Twelfth Night: Reviewed

With the performance of Twelfth Night which took place in the StAge on the 10thof April as part of the On The Rocks Festival, Shakespeare’s beloved comedy has now been performed every year in St Andrews for the last four years. This, however, was definitely the most unique and, in more ways than one, the most impressive production.

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This classic Shakespearean romp was being performed by “The Aspects,” a group of Italian High School students who take drama classes after school to improve their English – and also, more importantly, their self-confidence. They performed a simplified version of the play in modern English, further adapted by the students’ school English teacher and themselves during the rehearsal process. This left them with a version which was accessible to them and to the audience, which brought to life the humour of the original text.

The cast were ambitious in their delivery a lot of the time, speaking at a good pace and keeping the action moving. Sometimes they spoke too fast to get all of the words out intelligibly, but this was a rare problem, and not one which hindered the audience’s appreciation of the action. Of the cast, a special mention must be given to the young actor playing Malvolio who was incredibly entertaining throughout, if slightly too drag queen-esque for a character who is usually rather dour. The performance of Sebastian was brilliant, with a few more line fumbles than other actors, but speaking confidently and moving well on stage. The young woman playing Sir Toby Belch (with a wonderfully drawn on beard) was very convincingly drunk, though in the middle of the play transformed into more of a Mafioso than a bumbling drunken uncle. While none of the Italian accents got in the way, the actor playing Sir Andrew Aguecheek had the most impressive and natural English accent. Count Orsino was very funny from the off, bringing in the music at the beginning of the play with dramatic flourishes. Olivia also was very convincingly bored of Orsino’s advances and the tomfoolery of her Uncle Toby.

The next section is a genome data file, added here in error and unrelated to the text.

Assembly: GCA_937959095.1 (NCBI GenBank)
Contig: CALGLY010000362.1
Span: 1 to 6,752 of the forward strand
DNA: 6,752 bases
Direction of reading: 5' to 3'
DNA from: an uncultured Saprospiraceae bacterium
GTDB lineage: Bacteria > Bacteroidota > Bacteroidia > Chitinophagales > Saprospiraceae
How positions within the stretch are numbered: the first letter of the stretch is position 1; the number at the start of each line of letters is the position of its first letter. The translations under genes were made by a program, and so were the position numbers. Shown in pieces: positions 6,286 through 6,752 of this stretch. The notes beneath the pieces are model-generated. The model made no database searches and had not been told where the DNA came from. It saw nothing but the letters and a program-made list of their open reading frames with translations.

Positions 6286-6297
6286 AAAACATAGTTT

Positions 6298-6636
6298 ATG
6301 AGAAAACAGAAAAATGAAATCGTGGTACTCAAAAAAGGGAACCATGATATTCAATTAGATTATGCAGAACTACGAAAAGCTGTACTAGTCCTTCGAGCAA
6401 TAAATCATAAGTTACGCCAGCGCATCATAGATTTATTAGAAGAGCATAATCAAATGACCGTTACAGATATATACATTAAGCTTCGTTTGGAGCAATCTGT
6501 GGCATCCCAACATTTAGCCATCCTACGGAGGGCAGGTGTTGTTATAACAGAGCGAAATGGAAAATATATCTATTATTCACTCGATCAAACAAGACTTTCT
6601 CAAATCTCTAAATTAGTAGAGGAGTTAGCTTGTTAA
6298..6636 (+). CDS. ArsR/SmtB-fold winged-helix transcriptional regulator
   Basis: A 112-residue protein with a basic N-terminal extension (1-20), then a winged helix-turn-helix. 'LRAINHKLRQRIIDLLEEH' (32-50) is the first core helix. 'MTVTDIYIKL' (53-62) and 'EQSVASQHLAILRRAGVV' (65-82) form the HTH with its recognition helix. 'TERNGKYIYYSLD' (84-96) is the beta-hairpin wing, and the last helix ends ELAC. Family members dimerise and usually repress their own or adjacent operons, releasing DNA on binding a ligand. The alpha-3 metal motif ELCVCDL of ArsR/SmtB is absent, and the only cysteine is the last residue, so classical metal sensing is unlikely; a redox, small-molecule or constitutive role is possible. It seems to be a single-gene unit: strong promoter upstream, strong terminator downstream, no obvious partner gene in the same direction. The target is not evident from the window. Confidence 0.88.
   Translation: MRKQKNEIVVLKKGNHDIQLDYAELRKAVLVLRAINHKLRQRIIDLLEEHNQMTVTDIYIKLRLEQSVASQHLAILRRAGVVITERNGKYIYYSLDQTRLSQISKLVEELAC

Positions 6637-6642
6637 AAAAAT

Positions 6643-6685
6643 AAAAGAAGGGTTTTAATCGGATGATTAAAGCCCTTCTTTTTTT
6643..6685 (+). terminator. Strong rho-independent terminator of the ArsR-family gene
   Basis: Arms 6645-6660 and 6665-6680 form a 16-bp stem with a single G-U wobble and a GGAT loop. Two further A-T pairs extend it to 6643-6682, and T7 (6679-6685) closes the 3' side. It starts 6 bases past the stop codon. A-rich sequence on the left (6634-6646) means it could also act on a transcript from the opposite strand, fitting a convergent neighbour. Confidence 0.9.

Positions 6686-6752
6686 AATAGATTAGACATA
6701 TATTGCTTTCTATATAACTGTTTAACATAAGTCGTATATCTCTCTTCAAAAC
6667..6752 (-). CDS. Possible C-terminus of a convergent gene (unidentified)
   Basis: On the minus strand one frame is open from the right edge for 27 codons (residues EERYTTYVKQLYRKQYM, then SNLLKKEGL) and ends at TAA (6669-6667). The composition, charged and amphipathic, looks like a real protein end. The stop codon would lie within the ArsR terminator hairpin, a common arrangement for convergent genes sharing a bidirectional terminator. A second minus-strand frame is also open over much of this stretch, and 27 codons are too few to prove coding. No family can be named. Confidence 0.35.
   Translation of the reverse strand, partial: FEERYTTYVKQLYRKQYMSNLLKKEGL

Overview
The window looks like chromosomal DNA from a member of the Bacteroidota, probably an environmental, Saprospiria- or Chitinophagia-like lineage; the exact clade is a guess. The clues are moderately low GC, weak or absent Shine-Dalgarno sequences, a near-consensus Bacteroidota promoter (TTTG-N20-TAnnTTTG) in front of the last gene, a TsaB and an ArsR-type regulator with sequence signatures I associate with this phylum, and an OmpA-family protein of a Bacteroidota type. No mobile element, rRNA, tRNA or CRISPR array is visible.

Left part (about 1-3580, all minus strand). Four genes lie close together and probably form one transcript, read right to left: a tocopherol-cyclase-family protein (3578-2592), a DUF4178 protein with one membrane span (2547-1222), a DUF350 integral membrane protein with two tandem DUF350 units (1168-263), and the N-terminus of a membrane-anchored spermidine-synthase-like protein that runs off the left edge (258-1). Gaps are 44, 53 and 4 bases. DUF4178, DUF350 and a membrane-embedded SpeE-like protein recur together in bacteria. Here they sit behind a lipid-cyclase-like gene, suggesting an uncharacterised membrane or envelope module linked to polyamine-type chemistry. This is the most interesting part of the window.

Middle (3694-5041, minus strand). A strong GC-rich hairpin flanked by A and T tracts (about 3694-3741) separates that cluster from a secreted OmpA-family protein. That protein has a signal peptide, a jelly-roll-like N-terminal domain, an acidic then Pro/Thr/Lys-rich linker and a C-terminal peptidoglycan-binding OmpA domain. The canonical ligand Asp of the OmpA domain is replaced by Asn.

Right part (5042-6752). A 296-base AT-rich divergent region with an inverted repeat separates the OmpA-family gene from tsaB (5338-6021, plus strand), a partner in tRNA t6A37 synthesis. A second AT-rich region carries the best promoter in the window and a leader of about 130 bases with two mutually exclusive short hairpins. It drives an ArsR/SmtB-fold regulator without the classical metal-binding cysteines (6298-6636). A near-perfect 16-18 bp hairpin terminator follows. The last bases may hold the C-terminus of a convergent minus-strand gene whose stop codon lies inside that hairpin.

The production made use of modern music to enliven some scenes – such as LMFAO’s “I’m sexy and I know it” which played as Malvolio entered in his yellow stockings and smiling. The use of music was always funny, though sometimes it played for too long and the pace of the performance slowed. With all the smaller roles ably filled, the only things which let this play down were technical. The lighting was generally a full wash, but on occasion only one section of the stage would be lit, and actors would sometimes stumble into the darkness. An awkward moment at the end of the play which risked the cast not having the chance to take their bows and the audience’s applause was caused by lack of familiarity with the powerpoint which had provided the backdrops and music for the performance. It was also a shame that more time had not been taken to provide a small programme, or cast list for the play, which would certainly have been appreciated (and helped to credit the actors in this review).

Overall, this was an engaging, entertaining, and genuinely funny performance of this classic play. The cast and crew, and especially the teachers who led the production should all be incredibly proud of what they have achieved. As Maria’s letter to Malvolio says: “Some are born great, some achieve greatness and some have greatness thrust upon them.” Well, this cast truly achieved something great.